In 1883, Kemeys made Still Hunt, which was cast at the local Maurice J. Powers foundry, given to the City, and placed in Central Park. Kemey’s smaller bronze castings of animals gained the attention of the Art Institute of Chicago, which in May 1885 mounted a special exhibition of his work entitled “Wild Animals and Indians.” Through his affiliation with the Institute, he received the commission to sculpt the lions that flank the entrance of the museum; they were unveiled on May 10, 1894. The bronze statues were based on earlier models Kemeys displayed at the World’s Columbian Exposition in Chicago the previous year. His colossal head of a buffalo is in the Pacific Railroad station in St. Louis, and 50 of his bronzes are in the collection of the National Gallery.
Still Hunt combines convincing natural observation with stylized detail. In 1937, the Parks monuments crew repatined the piece and secured it to the natural rock outcropping. In 1974, the sinuous tail was stolen, but a restoration in 1988, under the auspices of the Municipal Art Society’s Adopt-A-Monument Program, replicated this missing feature and reconditioned the surface of the bronze statue. Today, the Central Park Conservancy maintains the sculpture, which continues to inspire awe in weary and unsuspecting joggers as they arrive at the crest of Cedar Hill.” 
ACTOR – Carlo Alban
Carlo Albán has been acting in theater, film and television for over twenty years. Originally from Ecuador, he moved to the US with his family when he was seven. He has appeared on television shows ranging from Sesame Street to Prison Break, and in films such as Whip It, Margaret and 21 Grams. As a writer, he developed his solo show Intríngulis, dealing with his experiences growing up as an undocumented immigrant, with Labyrinth Theater Company. Intríngulis received its world premiere in November 2010 in Los Angeles, in conjunction with Labyrinth and the Elephant Theater, and was produced in New York in 2011 by INTAR. Other favorite theater credits include: Jose Rivera’s References to Salvador Dali Make Me Hot at the Public Theater; the world premiere of Octavio Solis’ Lydia at the Denver Center, Yale Rep and the Mark Taper Forum; and most recently Bruce Norris’ A Parallelogram, also at the Mark Taper Forum under the direction of Anna Shapiro. Carlo is a member of Labyrinth Theater Company and a recipient of New Dramatists’ Charles Bowden Award.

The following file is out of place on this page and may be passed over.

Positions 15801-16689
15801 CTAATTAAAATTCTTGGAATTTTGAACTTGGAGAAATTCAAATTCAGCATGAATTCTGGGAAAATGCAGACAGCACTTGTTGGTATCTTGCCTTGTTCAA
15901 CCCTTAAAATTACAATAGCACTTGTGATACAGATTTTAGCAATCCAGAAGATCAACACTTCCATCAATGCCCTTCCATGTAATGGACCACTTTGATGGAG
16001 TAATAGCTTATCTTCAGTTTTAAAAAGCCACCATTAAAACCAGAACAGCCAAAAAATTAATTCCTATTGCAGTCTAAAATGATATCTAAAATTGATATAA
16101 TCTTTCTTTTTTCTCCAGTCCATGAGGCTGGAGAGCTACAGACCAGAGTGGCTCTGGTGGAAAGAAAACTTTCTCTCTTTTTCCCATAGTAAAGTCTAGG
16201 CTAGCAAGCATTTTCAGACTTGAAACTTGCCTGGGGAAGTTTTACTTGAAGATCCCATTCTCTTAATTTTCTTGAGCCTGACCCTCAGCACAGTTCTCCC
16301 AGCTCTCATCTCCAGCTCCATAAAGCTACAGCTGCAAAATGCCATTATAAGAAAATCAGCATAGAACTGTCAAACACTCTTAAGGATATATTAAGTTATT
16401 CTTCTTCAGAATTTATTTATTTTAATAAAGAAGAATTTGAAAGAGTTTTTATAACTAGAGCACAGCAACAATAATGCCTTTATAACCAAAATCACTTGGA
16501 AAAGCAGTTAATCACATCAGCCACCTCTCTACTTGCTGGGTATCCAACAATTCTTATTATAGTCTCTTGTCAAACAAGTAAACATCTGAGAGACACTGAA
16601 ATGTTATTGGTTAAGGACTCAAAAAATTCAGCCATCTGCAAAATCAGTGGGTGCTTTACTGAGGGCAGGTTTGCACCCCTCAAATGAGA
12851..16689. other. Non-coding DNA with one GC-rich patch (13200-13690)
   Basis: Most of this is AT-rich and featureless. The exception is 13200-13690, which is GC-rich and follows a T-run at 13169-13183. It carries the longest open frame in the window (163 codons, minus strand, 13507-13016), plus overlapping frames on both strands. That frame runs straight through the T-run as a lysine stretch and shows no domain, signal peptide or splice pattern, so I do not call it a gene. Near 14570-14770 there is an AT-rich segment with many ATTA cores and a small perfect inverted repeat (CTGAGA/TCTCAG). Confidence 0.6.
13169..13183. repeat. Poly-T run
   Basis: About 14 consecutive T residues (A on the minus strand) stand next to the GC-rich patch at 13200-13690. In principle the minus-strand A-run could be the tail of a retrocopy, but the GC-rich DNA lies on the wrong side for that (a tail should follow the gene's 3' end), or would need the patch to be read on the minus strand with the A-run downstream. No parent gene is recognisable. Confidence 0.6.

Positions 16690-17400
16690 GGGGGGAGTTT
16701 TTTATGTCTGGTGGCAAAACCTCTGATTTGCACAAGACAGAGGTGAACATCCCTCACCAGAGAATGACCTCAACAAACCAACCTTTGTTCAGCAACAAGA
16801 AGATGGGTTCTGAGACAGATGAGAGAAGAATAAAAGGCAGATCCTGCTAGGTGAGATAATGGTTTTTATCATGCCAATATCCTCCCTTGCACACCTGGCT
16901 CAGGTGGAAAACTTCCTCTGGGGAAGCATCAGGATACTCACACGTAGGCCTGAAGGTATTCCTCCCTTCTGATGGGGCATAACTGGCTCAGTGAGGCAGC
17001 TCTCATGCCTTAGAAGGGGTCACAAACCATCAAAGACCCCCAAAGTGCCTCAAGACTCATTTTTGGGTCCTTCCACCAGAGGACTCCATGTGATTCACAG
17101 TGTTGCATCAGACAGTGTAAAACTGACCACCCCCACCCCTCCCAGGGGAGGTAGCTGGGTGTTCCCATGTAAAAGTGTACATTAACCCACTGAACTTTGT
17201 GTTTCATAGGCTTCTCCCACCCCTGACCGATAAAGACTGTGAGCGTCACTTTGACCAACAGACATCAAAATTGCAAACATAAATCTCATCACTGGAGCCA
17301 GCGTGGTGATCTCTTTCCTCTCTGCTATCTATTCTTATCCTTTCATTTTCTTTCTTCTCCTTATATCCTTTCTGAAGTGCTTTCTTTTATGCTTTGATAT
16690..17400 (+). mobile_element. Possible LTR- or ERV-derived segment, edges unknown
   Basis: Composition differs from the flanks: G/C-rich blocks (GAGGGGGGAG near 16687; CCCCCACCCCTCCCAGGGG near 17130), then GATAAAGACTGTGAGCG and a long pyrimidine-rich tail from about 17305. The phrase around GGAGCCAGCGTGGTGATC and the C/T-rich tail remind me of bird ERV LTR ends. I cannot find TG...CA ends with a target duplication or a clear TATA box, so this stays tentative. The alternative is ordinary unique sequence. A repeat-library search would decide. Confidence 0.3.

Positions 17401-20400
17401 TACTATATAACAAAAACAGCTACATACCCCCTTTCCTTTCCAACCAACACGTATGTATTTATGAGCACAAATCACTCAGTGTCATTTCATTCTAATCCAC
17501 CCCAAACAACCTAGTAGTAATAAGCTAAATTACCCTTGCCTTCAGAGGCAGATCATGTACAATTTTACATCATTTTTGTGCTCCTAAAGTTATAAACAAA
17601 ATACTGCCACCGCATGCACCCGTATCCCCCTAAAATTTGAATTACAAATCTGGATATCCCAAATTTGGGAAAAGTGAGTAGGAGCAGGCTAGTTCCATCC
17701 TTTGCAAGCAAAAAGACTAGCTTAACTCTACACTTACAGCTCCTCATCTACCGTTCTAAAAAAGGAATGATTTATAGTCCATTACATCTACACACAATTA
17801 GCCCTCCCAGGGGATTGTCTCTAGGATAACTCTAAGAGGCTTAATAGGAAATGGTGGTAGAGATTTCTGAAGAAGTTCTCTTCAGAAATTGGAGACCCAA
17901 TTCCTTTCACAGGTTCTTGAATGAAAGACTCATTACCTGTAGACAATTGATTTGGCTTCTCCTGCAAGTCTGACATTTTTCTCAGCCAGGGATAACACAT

DIRECTOR – Brendan Averett
Brendan Averett started acting as a senior in high school after his father suggested he take a drama class as an elective – perhaps to get Brendan to do something constructive with his silliness. This small breakfast table suggestion changed his life forever. After graduating from high school, two years of studying biology at San Jose State University and doing theatre on the side, he abandoned his childhood dream of becoming a genetic engineer and moved to Los Angeles to study acting at the American Academy of Dramatic Arts in Pasadena.
After graduating in 1993 and stage managing a couple of shows, Brendan continued his study by attending the British-American Drama Academy’s “Midsummer in Oxford” conservatory program. Upon returning, he landed his first acting job playing Pistol in Henry V. Since then, he has performed in 38 plays – almost half of which have been productions of Shakespeare.
He is the 2003 Fellow for the Chicago Associates of the Stratford Shakespeare Festival of Canada, attended the festival’s conservatory program and went on to perform for two seasons there. He has performed at many theaters across the nation including Will Geer’s Theatricum Botanicum in Los Angeles, The Goodman, as well as The Court Theatre in Chicago, Cincinnati Playhouse in the Park, Saint Louis Repertory, Actors Theatre of Louisville, Yale Repertory and The Public Theater’s Shakespeare in the Park.
In Fall 2013, he will perform in Julie Taymor’s production of A Midsummer Night’s Dream at Theatre for a New Audience in Brooklyn.